Fig. 1: Features of a/pBLA-innervated vCA1 neurons along the superficial-deep axis.
figure1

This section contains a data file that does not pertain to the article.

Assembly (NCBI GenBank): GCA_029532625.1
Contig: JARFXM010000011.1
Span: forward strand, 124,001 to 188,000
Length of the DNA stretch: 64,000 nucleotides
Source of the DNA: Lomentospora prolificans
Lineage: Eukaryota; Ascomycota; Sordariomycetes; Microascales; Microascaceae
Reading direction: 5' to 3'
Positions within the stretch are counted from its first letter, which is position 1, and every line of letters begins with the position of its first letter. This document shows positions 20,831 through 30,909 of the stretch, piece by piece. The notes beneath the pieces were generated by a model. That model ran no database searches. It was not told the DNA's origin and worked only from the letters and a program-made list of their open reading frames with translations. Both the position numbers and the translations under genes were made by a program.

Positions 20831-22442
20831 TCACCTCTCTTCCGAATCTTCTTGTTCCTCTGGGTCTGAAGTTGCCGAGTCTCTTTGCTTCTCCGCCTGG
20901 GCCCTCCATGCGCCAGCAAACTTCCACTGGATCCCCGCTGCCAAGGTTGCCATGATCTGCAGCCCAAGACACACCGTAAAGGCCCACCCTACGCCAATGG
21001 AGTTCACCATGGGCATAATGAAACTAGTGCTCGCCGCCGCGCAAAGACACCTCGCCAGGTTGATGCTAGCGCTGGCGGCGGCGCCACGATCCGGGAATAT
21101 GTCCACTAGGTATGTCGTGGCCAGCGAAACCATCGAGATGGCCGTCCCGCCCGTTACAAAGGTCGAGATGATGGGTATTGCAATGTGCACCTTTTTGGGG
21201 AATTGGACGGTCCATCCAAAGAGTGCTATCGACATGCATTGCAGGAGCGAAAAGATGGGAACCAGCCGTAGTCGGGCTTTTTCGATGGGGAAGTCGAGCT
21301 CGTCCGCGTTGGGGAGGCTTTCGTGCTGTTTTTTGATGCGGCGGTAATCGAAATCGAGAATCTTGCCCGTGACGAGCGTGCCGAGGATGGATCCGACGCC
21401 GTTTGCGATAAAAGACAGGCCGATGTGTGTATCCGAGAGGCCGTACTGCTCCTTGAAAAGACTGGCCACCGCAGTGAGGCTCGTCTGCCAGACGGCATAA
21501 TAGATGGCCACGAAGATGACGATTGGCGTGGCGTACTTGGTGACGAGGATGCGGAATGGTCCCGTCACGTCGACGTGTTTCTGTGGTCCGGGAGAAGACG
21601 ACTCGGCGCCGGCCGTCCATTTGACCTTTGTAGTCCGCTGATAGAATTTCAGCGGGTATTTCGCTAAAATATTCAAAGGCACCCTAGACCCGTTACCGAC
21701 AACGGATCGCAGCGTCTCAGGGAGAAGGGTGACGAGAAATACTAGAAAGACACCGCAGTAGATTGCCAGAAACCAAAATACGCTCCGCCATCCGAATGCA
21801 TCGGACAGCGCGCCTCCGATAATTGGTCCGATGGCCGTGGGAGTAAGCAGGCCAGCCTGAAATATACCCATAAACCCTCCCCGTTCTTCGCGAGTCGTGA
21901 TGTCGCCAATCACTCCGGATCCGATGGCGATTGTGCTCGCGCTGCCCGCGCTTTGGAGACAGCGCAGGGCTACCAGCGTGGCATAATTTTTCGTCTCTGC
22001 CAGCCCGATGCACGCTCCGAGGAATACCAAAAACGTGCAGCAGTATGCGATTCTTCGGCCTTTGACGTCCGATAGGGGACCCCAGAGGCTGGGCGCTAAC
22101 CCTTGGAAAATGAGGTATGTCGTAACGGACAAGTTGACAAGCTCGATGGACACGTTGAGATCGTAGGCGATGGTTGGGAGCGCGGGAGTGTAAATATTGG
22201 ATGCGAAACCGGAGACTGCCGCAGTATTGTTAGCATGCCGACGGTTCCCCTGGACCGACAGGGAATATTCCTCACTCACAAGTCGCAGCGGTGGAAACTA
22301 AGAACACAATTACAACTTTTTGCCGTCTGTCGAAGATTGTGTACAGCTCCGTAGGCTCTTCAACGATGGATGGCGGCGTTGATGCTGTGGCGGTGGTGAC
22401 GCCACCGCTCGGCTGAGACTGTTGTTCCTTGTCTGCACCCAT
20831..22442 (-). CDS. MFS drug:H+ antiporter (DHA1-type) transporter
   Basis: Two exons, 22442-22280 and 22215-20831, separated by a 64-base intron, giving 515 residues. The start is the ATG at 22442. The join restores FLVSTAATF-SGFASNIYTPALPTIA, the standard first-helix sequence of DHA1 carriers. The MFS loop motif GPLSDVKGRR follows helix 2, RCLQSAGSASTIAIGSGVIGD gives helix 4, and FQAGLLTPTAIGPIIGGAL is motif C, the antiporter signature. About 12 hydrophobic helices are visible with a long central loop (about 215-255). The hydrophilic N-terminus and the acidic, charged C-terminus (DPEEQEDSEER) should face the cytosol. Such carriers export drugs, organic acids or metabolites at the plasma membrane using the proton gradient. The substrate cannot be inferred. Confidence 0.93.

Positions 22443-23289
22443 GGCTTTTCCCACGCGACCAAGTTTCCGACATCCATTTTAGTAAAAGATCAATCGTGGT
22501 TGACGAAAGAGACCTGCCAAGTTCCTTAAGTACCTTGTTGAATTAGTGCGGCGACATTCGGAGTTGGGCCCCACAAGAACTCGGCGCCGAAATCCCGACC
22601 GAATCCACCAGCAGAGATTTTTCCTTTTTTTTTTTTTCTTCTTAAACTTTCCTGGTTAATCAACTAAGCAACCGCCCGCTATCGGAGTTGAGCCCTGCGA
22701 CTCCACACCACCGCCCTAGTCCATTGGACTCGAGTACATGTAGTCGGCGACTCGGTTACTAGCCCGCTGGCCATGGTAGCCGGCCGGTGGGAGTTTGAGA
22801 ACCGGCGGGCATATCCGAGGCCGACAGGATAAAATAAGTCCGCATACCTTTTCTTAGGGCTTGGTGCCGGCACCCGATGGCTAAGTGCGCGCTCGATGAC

Representative images (a) and quantification (b) show the predominance of aBLA-innervated neurons in the deep layer of vCA1 (left) and pBLA-innervated neurons in the superficial layer (right). By anterograde monosynaptic tracing, vCA1 neurons receiving monosynaptic inputs from aBLA and pBLA were labelled by tdTomato. aBLA anterior BLA, pBLA posterior BLA. Scale bar, 100 μm; n = 4 mice per group. Representative images (c) and quantification (d) show simple (c, left) and complex (c, right) vCA1 neurons innervated by aBLA and pBLA. Scale bar, 30 μm; n = 5 mice per group. eg Distinct distributions of calbindin1-positive neurons (Calb1+) in aBLA- and pBLA-innervated vCA1 neurons. By anterograde multisynaptic tracing (H129-G4), pBLA-innervated vCA1 neurons (GFP) were predominately colocalized with Calb1+ (tdTomato) (f, g), while low colocalization was shown in aBLA-innervated vCA1 neurons (e, g). Scale bar, 100 μm; n = 7 mice per group. Unpaired t test, t = 24.76 df = 7.266, P < 0.0001. h Action potential firing of a pBLA neuron in response to patterned blue laser light (472 nm, 5/10/20/50 Hz, 5 ms pulses) recorded by ex vivo current-clamp recording. Scale bar, 20 mv and 500 ms. i, j Subthreshold responses of vCA1 neurons to the photoactivation of pBLA–vCA1 inputs, 20 Hz, 5 ms pulses in ACSF (top) with TTX, TTX + 4AP or TTX + 4AP + AP5 + NBQX (GluR antagonist). Scale bar, 2 mv and 200 ms (i). Amplitude changes in EPSPs after TTX, TTX + 4AP or GluR antagonist perfusion (one-way ANOVA, F(3, 48) = 155.1, P < 0.0001, Tukey’s post hoc analysis, P < 0.01) (j). n = 13 cells from seven mice. Data are presented as the mean ± SEM. Source data are provided as a Source Data file.